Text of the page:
By David Minsky
By Jen Mangham
By Bill Wisser
By Laine Doss
By Bill Wisser
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Korean cuisine can be a conundrum. Relatively few westerners are familiar with the culinary specialties of the isolated peninsular nation (shaped not unlike Florida), compared to that of, say, Korea's higher-profile neighbor, Japan, which is often wrongly cited as the nation from which Korean cuisine is derived.
The mystery of Korean eats is partially owed to the so-called Hermit Kingdom's fabled resistance to foreign influence; 500 years of repeated invasions haven't exactly encouraged the populace to embrace the cuisine of other countries. The puzzle also stems from Korea's many microenvironments, which produce enough raw ingredients to encourage a mind-bogglingly complex variety of dishes. Also daunting to the Korean-food novice: Even some very simple dishes have names like p'yeongyangshik naengmyeon (a.k.a. mulnaengmyeon, which clears things right up, yes?).
Never mind. Although not easy to comprehend, Korean food is very easy to like. Especially at Myung Ga, a casual place that looks like a luncheonette and eschews esoteric specialties like seonijiguk (pig blood curd soup) and sannakji (tentacle of small live octopus, served still squirming). Instead the friendly staff serves up stuff that's just as scary to spell, but appetizing even to a child. (There's a kids' menu to prove it.)
It makes sense to stick to a restaurant's specialties, one of which is housemade tofu. But the menu listed 10 soups, all of which sounded inviting — particularly a grand one with beef and seafood as well as bean curd — and the hot night made the aforementioned mulnaengmyeon irresistible. Iced noodle soup might sound odd, but the tangy cold beef broth was remarkably refreshing, and a mountain of other ingredients — thin buckwheat noodles, raw julienned veggies, hardboiled egg sections, and Asian pear, an inspired addition — made it a lovely, light summer meal ... for two.
To tofu-test, we tried a starter of dubujeon (tofu steaks). The protein can be boring, but Myung Ga's was beautifully custardlike. Dipped in egg wash for a tissue-thin but crisp crust, and served with a subtly sweetened soy dip, the six squares made me momentarily forget every insult I've hurled at bean curd.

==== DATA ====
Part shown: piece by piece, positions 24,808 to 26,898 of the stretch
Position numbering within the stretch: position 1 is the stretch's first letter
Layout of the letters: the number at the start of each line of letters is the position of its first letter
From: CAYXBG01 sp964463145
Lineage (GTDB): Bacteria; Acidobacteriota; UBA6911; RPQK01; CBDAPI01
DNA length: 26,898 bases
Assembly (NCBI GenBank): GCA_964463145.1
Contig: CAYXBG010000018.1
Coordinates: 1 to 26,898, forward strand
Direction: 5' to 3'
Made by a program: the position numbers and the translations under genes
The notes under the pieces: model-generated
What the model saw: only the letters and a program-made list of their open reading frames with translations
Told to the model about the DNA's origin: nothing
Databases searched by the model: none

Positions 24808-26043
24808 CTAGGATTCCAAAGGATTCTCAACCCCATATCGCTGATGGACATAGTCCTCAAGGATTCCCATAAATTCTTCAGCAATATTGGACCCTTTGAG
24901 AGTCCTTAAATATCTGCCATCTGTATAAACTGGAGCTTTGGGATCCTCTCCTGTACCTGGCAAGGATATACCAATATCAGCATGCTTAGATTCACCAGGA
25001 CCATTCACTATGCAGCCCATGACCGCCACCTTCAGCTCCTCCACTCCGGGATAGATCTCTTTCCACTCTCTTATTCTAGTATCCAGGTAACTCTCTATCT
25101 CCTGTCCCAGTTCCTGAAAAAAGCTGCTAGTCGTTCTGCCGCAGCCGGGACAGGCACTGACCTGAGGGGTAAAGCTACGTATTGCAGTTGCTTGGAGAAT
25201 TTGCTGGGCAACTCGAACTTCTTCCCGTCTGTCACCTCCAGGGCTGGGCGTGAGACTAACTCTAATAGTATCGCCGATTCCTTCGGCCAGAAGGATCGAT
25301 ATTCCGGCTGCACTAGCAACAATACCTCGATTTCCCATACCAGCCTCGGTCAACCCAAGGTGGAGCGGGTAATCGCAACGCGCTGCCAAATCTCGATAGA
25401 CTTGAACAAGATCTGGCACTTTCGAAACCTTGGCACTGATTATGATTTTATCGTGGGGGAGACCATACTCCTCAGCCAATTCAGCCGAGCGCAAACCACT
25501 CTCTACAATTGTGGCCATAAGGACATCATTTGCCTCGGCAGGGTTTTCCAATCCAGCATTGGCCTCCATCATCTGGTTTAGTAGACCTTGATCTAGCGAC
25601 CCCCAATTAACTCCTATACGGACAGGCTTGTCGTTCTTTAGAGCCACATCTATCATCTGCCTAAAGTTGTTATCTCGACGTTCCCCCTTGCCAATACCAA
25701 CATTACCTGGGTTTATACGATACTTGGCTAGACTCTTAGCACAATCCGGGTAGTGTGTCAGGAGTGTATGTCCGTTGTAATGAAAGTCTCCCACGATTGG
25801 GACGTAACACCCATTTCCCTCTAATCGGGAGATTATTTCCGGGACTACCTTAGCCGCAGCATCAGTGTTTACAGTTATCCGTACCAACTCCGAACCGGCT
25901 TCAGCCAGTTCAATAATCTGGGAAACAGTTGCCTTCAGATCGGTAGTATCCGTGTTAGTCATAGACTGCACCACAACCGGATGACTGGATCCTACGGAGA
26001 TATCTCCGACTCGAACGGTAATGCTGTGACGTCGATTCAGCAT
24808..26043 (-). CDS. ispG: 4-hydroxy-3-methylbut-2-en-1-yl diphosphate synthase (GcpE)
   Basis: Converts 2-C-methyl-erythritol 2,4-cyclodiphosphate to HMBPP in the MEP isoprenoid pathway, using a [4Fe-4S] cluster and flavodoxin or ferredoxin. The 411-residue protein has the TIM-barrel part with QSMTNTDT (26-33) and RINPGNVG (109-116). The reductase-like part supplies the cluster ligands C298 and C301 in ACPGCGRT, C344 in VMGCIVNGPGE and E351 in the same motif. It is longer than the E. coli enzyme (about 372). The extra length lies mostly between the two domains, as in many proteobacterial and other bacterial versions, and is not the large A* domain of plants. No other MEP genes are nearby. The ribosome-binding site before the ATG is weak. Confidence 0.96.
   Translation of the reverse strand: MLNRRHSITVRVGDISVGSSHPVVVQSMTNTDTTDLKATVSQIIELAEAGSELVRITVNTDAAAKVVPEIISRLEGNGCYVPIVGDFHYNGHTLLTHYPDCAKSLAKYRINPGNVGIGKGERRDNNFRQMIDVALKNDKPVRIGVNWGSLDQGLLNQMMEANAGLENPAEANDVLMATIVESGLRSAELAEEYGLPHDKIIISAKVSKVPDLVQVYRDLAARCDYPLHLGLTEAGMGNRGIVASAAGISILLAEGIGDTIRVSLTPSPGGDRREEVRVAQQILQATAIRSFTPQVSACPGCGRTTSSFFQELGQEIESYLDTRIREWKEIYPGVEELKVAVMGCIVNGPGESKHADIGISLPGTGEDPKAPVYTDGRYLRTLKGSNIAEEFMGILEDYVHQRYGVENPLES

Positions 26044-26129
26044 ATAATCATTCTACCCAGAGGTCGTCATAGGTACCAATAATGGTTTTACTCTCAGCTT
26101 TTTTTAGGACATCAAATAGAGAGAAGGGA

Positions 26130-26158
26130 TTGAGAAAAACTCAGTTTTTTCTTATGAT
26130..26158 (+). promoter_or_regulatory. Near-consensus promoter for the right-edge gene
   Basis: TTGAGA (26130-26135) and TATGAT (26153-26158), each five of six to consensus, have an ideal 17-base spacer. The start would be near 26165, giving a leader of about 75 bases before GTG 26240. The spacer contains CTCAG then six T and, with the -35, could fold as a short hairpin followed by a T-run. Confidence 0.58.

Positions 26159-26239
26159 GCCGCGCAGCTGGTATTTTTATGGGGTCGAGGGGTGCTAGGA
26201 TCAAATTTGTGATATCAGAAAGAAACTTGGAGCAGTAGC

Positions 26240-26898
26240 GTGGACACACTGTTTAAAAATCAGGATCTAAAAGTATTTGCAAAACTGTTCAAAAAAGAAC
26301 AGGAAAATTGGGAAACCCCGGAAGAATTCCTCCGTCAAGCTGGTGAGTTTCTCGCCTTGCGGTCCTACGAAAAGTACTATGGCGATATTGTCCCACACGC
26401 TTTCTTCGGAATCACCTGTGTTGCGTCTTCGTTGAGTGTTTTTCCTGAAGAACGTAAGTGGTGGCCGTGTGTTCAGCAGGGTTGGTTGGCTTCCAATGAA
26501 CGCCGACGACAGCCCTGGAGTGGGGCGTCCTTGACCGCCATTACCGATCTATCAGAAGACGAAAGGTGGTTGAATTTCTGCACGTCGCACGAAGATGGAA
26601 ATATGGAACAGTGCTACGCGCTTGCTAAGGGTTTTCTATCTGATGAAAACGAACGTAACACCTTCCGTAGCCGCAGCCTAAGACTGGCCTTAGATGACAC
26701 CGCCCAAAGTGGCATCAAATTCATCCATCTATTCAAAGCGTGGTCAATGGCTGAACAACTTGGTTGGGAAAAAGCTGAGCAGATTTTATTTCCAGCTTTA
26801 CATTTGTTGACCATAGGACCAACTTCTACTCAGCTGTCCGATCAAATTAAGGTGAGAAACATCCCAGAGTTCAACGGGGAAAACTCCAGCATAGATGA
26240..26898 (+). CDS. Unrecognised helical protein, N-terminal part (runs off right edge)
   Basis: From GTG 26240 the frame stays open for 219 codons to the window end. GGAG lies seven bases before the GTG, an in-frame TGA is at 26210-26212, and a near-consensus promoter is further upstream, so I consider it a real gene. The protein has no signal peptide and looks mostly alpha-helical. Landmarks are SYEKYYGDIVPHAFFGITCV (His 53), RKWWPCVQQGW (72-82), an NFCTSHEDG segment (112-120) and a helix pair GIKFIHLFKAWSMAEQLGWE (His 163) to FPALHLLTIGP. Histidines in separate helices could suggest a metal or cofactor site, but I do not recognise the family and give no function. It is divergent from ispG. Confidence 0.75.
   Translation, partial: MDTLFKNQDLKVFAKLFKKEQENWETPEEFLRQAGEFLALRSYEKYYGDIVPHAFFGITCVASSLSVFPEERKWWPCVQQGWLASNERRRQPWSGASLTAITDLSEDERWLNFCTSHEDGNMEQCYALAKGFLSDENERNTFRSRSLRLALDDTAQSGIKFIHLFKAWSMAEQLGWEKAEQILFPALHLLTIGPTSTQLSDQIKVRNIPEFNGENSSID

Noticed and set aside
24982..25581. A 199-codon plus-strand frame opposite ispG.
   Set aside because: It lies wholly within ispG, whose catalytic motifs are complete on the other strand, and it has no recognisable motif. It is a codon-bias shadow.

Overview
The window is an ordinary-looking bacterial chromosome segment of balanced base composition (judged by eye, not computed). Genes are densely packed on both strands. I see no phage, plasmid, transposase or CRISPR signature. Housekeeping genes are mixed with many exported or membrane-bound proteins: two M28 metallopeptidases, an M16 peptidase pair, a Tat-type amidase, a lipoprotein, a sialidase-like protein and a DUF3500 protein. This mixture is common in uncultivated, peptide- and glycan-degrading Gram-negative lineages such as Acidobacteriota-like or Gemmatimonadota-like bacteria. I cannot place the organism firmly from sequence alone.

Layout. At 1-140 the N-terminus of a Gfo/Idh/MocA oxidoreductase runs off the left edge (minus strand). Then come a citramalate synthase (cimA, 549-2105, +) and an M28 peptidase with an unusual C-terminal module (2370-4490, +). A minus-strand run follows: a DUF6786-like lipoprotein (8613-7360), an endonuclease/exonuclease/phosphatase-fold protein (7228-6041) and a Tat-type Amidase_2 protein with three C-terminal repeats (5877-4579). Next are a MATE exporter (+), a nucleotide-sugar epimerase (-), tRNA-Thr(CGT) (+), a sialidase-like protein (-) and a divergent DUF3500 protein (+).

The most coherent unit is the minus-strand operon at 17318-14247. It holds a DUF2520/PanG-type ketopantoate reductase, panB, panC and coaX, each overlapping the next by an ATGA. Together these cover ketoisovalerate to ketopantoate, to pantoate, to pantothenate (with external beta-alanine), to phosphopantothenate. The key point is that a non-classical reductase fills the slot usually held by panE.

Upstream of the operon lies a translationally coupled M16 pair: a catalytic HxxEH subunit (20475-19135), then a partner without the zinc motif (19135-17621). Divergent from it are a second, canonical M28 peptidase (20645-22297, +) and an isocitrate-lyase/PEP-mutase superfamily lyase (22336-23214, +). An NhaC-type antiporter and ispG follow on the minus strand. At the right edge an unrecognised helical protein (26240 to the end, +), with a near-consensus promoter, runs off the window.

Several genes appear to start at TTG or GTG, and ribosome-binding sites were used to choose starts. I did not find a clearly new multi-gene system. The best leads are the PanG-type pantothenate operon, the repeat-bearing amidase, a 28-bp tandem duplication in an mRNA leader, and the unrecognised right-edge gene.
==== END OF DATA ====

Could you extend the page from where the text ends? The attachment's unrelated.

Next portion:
It's disappointing, though, that the element that turns Korean barbecue into dinner and a show — the traditional tabletop charcoal grill — is absent from Myung Ga. Meat is grilled in the kitchen, and of the two types we tried — galbee (short ribs flavored with a soy/fruit marinade and laid on a grilled onion bed) and boolgogi (thinly sliced marinated beef with onions and scallions) — the latter lacked any grill taste; it seemed sautéed. But the superior marinade imbued both with mouthwatering flavor.
To eat the 'cue properly (on a bite-size piece of sweet-bean-sauce-smeared lettuce, with a chunk of raw garlic), you'll need romaine and garlic. These items, annoyingly, cost an extra $1.50, and the garlic isn't even grilled. But chili sauce, to heat dishes to taste (contrary to myth, not all Korean food is incendiary), comes free. And happily so does the generous banchan (side dish) assortment that accompanies all authentic Korean meals. Included are sesame-dressed sprouts, a soothing green salad, and several spicy fermented crunchies such as kim chee, Korea's mouth-searing national dish. Kim chee is also apparently very healthy, illustrating a ruling tenet of Korean cuisine, that food and medicine share an origin. It's called yaksikdongwon.
Yup. Another mouthful. But like every unfamiliar thing at Myung Ga, it goes down easy.